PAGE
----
Penn Station, a civic landmark, has long facilitated the flow of commuters, residents, and visitors in and out of Manhattan. However, with increased ridership, it has not received the same care and attention required to improve and enhance travelers’ experiences. Our proposed design for Penn Station, in collaboration with HOK and ASTM, will provide travelers and New York City residents alike with a greatly enhanced commuter experience in our post-pandemic world. Our proposal returns a sense of civic grandeur to the station by circumscribing Madison Square Garden in a new podium that fills out the street walls of the block. The plan envisions two main train halls—a soaring Eighth Avenue entrance and a light-filled Midblock hall—that together will restore the civic gravitas that has been absent since the 1963 demolition of McKim, Mead & White’s original edifice.
Can you provide a glimpse into some of the PAU’s other upcoming projects and plans?
Modi: In October, we broke ground on the expansion of the Rock and Roll Hall of Fame in Cleveland, originally designed by I.M. Pei. Similar to the Domino Sugar Refinery project, this expansion will connect the museum to the nearby waterfront and expand the Rock Hall’s public spaces. Last spring, the FAA selected PAU’s adaptable, sustainable design for a new generation of air traffic control towers. Though unintentional, to have a hand in reshaping two of I.M. Pei’s iconic U.S. designs preserves the sense of rootedness in history we try to imbue each of our build with.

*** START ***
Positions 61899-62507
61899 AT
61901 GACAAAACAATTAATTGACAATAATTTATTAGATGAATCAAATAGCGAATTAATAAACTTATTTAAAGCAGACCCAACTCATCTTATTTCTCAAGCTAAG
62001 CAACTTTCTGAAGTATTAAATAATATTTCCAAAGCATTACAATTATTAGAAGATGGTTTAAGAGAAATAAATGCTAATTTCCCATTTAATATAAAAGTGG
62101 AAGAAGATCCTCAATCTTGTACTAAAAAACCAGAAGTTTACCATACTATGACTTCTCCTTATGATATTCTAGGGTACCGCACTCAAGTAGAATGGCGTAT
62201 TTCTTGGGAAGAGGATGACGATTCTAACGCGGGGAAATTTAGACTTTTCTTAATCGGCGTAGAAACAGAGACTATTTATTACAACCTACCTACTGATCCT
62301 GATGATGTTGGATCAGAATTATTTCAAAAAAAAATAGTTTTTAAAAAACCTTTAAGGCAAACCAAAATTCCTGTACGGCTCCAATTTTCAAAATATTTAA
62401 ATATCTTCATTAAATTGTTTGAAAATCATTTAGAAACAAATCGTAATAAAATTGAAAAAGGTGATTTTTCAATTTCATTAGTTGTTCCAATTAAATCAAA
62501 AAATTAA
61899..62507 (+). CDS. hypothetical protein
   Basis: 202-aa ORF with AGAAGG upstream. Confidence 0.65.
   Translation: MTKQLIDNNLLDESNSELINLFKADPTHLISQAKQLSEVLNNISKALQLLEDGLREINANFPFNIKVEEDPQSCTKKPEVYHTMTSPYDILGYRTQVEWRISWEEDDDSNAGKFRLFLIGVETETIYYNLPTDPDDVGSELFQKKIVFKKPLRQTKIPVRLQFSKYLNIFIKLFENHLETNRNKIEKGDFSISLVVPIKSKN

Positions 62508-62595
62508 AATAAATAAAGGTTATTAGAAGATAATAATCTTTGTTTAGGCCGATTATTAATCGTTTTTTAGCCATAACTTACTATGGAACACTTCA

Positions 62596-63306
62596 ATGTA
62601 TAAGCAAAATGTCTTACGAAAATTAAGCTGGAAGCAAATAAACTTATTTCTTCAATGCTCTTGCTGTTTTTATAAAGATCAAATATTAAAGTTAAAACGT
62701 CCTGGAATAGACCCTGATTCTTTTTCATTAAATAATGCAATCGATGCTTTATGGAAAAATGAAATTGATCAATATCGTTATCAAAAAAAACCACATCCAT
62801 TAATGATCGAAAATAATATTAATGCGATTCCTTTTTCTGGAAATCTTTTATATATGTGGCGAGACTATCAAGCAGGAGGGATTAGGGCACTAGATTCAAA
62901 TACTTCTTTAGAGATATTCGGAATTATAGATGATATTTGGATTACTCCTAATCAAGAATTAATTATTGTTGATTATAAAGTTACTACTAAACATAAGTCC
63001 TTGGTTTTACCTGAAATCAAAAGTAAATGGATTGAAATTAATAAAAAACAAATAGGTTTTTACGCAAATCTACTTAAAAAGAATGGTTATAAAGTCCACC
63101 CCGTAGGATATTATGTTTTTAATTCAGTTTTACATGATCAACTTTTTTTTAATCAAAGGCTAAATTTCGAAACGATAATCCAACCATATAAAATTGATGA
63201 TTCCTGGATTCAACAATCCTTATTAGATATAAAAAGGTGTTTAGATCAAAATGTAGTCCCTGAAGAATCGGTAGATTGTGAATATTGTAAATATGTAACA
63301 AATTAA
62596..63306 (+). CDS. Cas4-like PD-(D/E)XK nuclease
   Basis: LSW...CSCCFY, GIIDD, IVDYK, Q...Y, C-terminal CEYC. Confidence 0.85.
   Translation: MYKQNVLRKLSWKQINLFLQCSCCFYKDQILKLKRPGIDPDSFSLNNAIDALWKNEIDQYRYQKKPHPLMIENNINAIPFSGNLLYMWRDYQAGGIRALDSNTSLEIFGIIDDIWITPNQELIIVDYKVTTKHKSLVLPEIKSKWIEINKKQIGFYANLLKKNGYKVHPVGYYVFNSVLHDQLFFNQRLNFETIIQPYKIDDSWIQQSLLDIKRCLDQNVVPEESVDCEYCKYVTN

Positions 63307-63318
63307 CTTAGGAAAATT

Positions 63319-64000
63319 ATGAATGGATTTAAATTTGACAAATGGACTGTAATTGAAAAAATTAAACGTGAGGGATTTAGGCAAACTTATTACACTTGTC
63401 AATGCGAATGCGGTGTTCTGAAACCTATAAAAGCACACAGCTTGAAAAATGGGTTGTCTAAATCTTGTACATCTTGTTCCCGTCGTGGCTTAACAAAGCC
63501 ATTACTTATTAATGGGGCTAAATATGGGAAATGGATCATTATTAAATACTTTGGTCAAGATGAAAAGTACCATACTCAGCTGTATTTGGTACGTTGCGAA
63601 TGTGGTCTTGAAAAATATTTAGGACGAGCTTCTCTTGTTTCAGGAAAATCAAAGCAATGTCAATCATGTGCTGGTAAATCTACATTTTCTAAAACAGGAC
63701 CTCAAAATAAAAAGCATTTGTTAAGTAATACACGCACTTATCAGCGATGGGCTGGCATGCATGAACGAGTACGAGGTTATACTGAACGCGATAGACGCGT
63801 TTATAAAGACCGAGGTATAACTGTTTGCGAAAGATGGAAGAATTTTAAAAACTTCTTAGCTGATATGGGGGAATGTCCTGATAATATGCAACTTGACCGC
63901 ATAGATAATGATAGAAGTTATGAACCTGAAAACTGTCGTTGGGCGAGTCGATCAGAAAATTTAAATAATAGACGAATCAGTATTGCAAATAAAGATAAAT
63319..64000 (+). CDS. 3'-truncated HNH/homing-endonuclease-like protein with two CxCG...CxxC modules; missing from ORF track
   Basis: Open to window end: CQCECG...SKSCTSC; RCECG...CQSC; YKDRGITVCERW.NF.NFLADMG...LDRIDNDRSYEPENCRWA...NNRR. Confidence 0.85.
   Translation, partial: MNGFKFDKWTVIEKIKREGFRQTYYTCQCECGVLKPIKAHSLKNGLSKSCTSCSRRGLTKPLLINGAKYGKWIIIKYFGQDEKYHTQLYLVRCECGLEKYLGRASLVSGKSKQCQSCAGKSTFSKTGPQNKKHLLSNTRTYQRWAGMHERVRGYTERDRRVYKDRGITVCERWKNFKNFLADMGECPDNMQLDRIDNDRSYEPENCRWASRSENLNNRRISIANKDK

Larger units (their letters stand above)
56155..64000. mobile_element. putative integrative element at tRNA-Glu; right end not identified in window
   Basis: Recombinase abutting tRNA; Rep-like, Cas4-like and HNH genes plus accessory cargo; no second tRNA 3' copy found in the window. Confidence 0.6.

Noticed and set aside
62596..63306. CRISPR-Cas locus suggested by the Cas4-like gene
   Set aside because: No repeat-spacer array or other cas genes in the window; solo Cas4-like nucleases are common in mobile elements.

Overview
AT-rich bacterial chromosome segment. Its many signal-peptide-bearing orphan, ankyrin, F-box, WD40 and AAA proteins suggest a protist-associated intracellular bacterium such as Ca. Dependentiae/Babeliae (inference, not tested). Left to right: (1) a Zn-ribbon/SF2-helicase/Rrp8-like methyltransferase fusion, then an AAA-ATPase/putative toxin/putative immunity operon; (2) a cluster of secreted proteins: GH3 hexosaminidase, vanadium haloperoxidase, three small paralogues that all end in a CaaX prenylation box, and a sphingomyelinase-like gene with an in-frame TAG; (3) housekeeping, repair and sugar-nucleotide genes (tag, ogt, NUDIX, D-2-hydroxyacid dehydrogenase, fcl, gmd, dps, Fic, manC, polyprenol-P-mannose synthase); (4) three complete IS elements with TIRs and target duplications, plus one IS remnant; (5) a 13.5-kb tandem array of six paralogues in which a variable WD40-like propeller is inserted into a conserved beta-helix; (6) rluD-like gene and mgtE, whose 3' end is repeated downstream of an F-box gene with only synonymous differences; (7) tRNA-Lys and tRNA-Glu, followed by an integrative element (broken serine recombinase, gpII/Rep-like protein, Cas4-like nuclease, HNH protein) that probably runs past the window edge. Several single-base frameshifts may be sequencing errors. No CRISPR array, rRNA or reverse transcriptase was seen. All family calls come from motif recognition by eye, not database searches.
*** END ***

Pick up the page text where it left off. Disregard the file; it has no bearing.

How do you envision the future of the adaptive reuse trend going forward?
Modi: If the 20th century was about tabula rasa and reinventing places from whole cloth, we believe that the 21st century is about a sense of palimpsest—writing upon layers of history in a way that preserves and builds on the character, culture and communities that have historically defined a place. Add to that, with the health of the planet as a critical imperative, adaptive reuse can and should be our first resort, where possible, to minimize embodied carbon. However, this approach isn’t always the most budget-friendly in terms of first costs. A ‘stick and carrot’ strategy by policy makers would go a long way to ensure that the needs of a few don’t overshadow the priorities of society at large.